Children's Hospital Colorado

Persistent Pulmonary Hypertension of the Newborn

Neonatal Intensive Care Unit | January 10, 2017
Close-up of sleeping baby with oxygen tube in nostrils. Dressed in blue, lying in the NICU.

The instant babies gasp their first breaths, their lungs undergo a crucial change: the pulmonary vasculature, constricted in the womb, begins to open up for the transition to air breathing. For a number of possible reasons, this change fails to occur in some infants, resulting in persistent pulmonary hypertension of the newborn (PPHN).

The treatment for the condition is well established. Developed in the early 1990s by neonatologist John Kinsella, MD and pediatric pulmonologist Steven Abman, MD, at Children’s Hospital Colorado, inhaled nitric oxide (iNO) is now the international standard of care, widely celebrated for its safety, effectiveness and localized effects.

Turning attention to bronchopulmonary dysplasia (BPD)

“After demonstrating the role of iNO in near-term and term newborns with PPHN,” says Dr. Kinsella, “we turned our attention to the potential effects of iNO in preventing bronchopulmonary dysplasia (BPD) in premature babies.”

Common in premature infants, BPD occurs when mechanical ventilation, needed to support underdeveloped lungs, damages and inflames lung tissue. Early data suggested iNO might have some anti-inflammatory effects.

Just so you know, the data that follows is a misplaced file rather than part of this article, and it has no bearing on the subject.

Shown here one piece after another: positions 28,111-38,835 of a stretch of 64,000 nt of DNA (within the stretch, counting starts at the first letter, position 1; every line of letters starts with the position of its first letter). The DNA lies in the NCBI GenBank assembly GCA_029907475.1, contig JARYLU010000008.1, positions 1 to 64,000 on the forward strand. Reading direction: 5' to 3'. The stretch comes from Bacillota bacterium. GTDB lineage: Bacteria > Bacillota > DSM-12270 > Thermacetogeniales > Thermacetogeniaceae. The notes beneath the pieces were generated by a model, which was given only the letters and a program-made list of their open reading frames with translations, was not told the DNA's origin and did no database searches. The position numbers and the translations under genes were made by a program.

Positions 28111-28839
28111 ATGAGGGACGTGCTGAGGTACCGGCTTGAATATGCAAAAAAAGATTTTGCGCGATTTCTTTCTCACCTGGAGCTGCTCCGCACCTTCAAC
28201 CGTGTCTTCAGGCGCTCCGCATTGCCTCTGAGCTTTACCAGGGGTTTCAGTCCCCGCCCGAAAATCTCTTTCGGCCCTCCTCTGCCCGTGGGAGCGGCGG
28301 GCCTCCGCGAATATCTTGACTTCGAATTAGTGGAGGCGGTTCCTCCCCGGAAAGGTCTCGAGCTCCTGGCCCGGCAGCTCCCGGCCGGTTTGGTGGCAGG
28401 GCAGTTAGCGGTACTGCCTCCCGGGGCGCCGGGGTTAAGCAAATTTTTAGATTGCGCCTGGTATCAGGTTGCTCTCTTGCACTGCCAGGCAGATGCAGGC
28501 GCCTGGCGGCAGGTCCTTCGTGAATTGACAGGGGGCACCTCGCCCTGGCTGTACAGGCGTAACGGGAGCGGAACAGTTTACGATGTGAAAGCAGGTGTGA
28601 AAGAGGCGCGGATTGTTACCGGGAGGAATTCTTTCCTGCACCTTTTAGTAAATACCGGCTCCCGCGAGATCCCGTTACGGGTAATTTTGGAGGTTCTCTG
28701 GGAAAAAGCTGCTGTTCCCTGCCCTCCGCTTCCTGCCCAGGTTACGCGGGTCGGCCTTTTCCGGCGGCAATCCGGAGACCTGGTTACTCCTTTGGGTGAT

“But it turned out that in the smallest preemies, there are so many factors in lung development that the signals weren’t strong enough to prove that iNO reduced the incidence of BPD,” says Dr. Kinsella.

However, some premature infants also suffer from PPHN, and preemies with PPHN responded just as well as the full-term infants to iNO.

The use of iNO

Here, Dr. Kinsella and his team believe iNO is the best treatment for PPHN in both term and premature newborns. The problem is that, because the initial research focused on BPD, there’s little data supporting the use of iNO to treat PPHN in preemies specifically, as well as a lack of clinical consensus — all of which makes it difficult to study with a conventional randomized trial today.

In an article published in the 2016 Journal of Pediatrics, Dr. Kinsella described a registry he and his team are developing to study the various ways iNO is currently used in premature newborns around the country, along with their results.

“It’s not a formal randomized trial, but it’s almost a randomization by practice pattern. There’s a lot we can learn.”
—Dr. John Kinsella

Learn more about our neonatal intensive care unit (NICU).